Photo: Reuters
Israel's reactor in Dimona
Photo: Reuters

A sign of things to come?

Surprising US statement regarding Israel’s nuclear program cause for concern

Is there a connection between Benjamin Netanyahu’s upcoming meeting with President Obama at the White House and the surprising statement by the American State Department Tuesday?


If this is the case, then this is (yet another) worrying harbinger from America’s direction and this time in respect to a particularly sensitive matter.


Until today, Israel refused to sign the Non-Proliferation Treaty (NPT) or allow monitoring by the International Atomic Energy Agency (IAEA.)


The NPT was in fact a joint scheme by the great powers to prevent the nuclearization of Germany in the era following World War II. It was a sort of gentlemen’s agreement premised on the assumption that a state usually does not lie. According to the treaty, a state that signs it (Israel, for example, did not sign it) is obligated to report to the IAEA on all details of a nuclear project and refrain from producing nuclear weapons. In exchange, such state is given the legal possibility to deal with all areas of nuclear production for “peaceful purposes.”


Dr. Avner Cohen, an Israeli researcher who resides in the US and specializes in the spread of nuclear weapons, quoted in his book “Israel and the Bomb “ the father of Israel’s atomic project, Ernst David Bergman, who said that there is no such thing as two distinct nuclear paths – one for peaceful purposes and another for military aims. It’s all the same path.


In other words, a state that signs the NPT can reach, with authorization, very close to the stage where it can produce a bomb, without actually building it. Meanwhile, it may enrich uranium, complete the nuclear cycle, separate plutonium, and everything will be done with the IAEA’s knowledge. This way, Germany and Japan can produce sufficient quantity of fissile material for an atomic bomb within a few months.


Dismal Iraqi experience 

This deal worked quite well as long as it pertained to states such as Germany and Japan. Yet when less moral gentlemen, such as Saddam Hussein, aimed to join the club, the treaty turned into a joke.


According to the old treaty, IAEA inspectors are not allowed to undertake unannounced visits or enter any facility that had not been declared as related to the nuclear program by the state under supervision. In other words, if a sign reading “industrial plant” was hanging above a nuclear reactor in Iraq, the inspectors would not be allowed to enter.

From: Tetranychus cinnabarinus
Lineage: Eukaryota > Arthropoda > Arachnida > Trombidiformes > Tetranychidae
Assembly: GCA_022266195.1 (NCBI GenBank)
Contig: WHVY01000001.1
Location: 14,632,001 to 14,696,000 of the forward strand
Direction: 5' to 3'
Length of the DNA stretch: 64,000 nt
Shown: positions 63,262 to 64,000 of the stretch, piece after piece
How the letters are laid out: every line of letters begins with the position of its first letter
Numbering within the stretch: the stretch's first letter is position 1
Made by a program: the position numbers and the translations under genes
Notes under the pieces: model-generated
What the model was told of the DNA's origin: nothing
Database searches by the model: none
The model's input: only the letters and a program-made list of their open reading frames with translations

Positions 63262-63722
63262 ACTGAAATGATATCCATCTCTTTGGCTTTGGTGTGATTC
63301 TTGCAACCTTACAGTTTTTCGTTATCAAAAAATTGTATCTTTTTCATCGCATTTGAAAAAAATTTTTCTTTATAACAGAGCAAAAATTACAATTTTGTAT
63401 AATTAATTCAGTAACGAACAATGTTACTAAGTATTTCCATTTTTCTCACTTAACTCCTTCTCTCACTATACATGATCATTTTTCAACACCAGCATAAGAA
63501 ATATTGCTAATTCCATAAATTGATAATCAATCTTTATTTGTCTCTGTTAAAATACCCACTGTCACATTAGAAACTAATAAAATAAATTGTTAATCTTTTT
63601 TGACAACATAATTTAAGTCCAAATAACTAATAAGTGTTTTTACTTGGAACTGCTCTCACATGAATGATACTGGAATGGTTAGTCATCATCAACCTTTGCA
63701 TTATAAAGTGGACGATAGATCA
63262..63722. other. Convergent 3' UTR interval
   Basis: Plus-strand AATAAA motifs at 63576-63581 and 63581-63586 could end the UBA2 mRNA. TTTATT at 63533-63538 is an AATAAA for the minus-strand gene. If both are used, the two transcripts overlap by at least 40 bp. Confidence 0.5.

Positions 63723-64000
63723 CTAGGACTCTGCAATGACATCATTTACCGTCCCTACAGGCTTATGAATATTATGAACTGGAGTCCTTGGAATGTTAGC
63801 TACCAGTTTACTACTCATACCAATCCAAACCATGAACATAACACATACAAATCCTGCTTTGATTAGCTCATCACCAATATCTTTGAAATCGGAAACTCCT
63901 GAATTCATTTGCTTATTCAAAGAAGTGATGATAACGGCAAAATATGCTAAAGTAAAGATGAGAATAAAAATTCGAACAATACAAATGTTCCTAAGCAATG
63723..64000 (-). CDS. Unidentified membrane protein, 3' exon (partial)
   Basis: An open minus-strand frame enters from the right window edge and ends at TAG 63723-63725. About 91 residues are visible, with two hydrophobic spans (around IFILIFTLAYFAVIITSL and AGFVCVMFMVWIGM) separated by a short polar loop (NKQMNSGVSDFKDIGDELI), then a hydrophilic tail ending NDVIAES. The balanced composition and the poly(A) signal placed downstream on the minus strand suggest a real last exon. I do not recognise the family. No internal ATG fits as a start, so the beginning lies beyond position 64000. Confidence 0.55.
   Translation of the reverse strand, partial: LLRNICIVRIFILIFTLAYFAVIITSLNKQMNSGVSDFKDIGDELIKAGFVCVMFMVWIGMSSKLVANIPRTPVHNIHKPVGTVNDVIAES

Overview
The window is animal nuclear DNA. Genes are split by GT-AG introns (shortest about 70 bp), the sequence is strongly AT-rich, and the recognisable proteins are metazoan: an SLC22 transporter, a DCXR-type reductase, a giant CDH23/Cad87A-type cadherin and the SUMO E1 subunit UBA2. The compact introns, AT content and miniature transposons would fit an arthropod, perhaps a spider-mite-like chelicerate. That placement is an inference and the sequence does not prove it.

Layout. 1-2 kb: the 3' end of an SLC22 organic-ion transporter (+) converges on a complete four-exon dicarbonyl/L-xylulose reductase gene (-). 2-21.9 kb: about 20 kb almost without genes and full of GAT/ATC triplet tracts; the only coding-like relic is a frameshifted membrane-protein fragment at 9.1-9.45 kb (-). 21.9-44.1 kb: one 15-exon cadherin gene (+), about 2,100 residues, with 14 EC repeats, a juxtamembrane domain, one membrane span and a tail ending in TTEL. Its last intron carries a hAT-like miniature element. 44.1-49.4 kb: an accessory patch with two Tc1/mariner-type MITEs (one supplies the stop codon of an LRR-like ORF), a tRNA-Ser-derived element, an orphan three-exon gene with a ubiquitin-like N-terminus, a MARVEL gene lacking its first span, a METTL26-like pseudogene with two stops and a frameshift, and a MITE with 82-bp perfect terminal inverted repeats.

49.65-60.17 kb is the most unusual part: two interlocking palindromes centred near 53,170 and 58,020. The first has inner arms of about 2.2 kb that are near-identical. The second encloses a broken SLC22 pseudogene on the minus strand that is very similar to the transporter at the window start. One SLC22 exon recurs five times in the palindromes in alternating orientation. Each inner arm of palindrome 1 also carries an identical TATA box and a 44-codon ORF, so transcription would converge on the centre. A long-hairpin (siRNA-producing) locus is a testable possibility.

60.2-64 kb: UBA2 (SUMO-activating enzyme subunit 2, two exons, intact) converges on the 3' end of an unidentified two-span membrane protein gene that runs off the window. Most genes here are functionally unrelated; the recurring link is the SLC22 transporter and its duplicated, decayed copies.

In the wake of the dismal Iraqi experience, the “Second Protocol” was added, whereby unannounced visits are allowed at undeclared sites as well as other monitoring mechanisms. However, the main vulnerability had not been addressed: A state that agrees to be monitored can reach very close to a bomb, and then complete the remaining steps clandestinely, and relatively quickly.


The need to tighten the control and create a new package reemerged also because more states joined the club or wish to join it (North Korea and Iran, respectively,) and also because in the past six years we have seen a global process of what professional publications refer to as the “nuclear renaissance” and pertains to the dramatic rise in the importance of nuclear energy. It is precisely those environmentalist elements that in the past viewed reactors as the root of all evil who currently believe that these reactors present the potential to resolve at least part of the global warming problem.


Several states would have been very happy to see the world adopting the “Indian deal.” India carried out a public nuclear experiment and did not sign the NPT (just like Israel.) The US reached an agreement with India whereby the Indians separate the military path of nuclear development from the civilian path. The US assists India and greatly upgrades its civilian nuclear capabilities. That way, the US positioned India as a pro-American element and as a strategic power that counter-balances China, which some in the US view as the main problem today.


The question of the Indian agreement currently faces a scathing debate among government, academia, and foreign policy officials in the US. Many members of the Obama administration objected to the Indian deal when they were not in government, and currently seek to amend it.


Ronen Bergman, a correspondent for Israel’s largest daily Yedioth Ahronoth, is the author of the “The Secret War With Iran”


פרסום ראשון: 05.06.09, 11:11
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